I want to take a moment to confess that I’ve leaned on the 60-80 hour mentality as both an individual and as a manager. I’ve often responded to big challenges with bigger time sheets, believing it was the only way.
Like Meier, I like work. I do it a lot, and I’ve never burned out. And like so many Americans, I’ve prided myself on the number of hours I’ve logged while simultaneously playing the martyr.
As I head into my mid-30s and start to make plans for a family, I realize this must stop. It’s not only unhealthy for me, it’s unhealthy for those with whom I work.
And it’s bad business, plain and simple.
The “That’s Impossible” response
Maybe you’re a producer or creative director reading this, shaking your head and thinking, “40 hours!? That’s impossible.”
And now for a trip down memory lane, back to my post as Executive Creative Director at a fledgling studio in Austin. During initial client meetings or at the end of a pitch, I knew damn well when I was getting our studio into hot water. I knew when the budget was too low, the timeline too short and the expectations too high.
Of course, we’d always agree to do the work anyway. We’d tell ourselves, “We need this. Without this, we won’t be able to pay everyone’s salaries. Without this, our portfolio will stagnate. Without this, our competition will slaughter us.”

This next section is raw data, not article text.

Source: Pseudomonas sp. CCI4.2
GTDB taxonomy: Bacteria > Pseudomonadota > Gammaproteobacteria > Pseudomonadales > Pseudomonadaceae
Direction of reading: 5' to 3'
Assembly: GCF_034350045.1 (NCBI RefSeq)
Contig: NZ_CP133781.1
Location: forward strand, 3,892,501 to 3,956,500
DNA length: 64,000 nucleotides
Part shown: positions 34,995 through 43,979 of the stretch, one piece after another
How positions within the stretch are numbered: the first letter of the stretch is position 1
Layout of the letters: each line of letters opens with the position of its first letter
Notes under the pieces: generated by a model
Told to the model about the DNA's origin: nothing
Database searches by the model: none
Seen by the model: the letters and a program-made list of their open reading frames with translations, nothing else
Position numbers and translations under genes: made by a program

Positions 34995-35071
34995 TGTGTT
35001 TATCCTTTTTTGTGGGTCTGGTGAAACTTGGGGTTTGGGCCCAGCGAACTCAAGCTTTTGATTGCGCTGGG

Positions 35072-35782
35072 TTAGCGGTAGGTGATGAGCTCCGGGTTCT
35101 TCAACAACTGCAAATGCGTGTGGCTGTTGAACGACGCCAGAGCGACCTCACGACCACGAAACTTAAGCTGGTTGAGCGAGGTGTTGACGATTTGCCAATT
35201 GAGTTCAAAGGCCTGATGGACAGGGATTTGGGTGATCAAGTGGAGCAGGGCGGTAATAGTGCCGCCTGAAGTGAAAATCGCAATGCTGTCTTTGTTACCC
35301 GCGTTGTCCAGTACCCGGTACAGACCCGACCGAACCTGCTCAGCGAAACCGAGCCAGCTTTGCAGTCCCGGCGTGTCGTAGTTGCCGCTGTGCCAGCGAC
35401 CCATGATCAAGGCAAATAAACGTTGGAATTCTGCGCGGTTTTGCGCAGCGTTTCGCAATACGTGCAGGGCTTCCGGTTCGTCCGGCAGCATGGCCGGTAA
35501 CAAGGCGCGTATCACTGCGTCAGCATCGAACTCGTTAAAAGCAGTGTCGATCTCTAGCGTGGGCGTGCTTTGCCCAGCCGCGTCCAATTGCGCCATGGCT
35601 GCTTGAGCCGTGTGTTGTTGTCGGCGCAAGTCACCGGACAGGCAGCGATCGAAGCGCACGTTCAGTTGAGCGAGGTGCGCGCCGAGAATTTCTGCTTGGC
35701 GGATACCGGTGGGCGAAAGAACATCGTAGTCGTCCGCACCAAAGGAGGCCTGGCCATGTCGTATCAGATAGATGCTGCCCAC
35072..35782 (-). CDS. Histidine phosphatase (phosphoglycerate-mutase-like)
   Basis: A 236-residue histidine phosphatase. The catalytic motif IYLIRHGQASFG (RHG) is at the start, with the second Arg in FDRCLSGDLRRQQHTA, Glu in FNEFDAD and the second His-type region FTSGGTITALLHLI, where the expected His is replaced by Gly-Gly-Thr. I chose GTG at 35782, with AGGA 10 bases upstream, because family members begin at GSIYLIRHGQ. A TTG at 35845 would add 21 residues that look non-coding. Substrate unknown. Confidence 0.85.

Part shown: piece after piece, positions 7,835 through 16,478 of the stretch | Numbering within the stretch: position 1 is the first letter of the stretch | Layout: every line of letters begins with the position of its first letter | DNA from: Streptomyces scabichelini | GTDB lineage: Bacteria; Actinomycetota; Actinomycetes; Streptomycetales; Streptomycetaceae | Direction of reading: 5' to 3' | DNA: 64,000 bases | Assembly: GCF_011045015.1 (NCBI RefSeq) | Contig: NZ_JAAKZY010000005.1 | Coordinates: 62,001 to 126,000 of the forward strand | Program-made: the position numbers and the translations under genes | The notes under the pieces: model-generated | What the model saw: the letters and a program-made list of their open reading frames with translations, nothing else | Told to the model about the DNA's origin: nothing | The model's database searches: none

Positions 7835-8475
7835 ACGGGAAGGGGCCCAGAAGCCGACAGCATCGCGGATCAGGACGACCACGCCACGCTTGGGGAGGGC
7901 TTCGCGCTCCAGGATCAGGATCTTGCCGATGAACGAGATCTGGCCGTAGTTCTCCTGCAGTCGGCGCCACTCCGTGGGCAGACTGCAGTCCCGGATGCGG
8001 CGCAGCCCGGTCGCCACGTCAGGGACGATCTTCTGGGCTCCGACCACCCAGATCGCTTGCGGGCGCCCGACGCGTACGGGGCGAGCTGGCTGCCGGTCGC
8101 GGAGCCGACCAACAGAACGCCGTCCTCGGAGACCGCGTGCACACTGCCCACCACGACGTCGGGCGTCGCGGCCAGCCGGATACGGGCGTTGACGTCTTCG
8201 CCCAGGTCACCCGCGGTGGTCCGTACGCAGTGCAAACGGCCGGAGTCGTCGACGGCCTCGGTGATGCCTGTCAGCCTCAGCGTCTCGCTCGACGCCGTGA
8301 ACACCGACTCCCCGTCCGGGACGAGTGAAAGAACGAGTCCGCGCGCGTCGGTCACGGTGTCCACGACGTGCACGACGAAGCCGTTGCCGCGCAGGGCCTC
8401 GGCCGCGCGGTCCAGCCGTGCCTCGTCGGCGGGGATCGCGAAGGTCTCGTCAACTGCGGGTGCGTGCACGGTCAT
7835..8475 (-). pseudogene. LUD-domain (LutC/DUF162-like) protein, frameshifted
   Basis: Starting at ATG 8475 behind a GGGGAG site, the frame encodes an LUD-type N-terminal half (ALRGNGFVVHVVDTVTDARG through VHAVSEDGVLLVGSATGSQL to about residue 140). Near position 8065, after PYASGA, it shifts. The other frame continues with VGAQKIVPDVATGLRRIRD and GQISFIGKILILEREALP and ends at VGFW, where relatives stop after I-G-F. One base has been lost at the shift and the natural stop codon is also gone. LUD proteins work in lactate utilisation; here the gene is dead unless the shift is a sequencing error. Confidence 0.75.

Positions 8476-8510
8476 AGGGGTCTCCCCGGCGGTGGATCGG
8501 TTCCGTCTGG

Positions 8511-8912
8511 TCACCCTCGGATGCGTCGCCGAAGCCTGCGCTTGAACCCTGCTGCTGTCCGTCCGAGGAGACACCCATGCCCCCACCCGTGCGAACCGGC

Some of those fears were well-founded. Some weren’t. The point is that we created a scenario in which the only solution was to say “yes” and commit ourselves to the consequences. The result was often a skinny profit margin, which of course only perpetuated the cycle. The whole thing started to feel like a long, magnificent death spiral.
Moving past impossible
Thankfully, we broke the cycle. We realized that we needed to ruthlessly focus on our core strengths. That meant turning down work. It meant dropping a couple offerings from our website, no matter how cool or promising they sounded. It also meant potentially trimming staff (which thankfully never happened).
On the flip side, we could sleep at night. We resumed normal lives. Sure, we pulled occasional all-nighters, but they weren’t vital to the success of the business. We did them because they were fun, and they were always optional.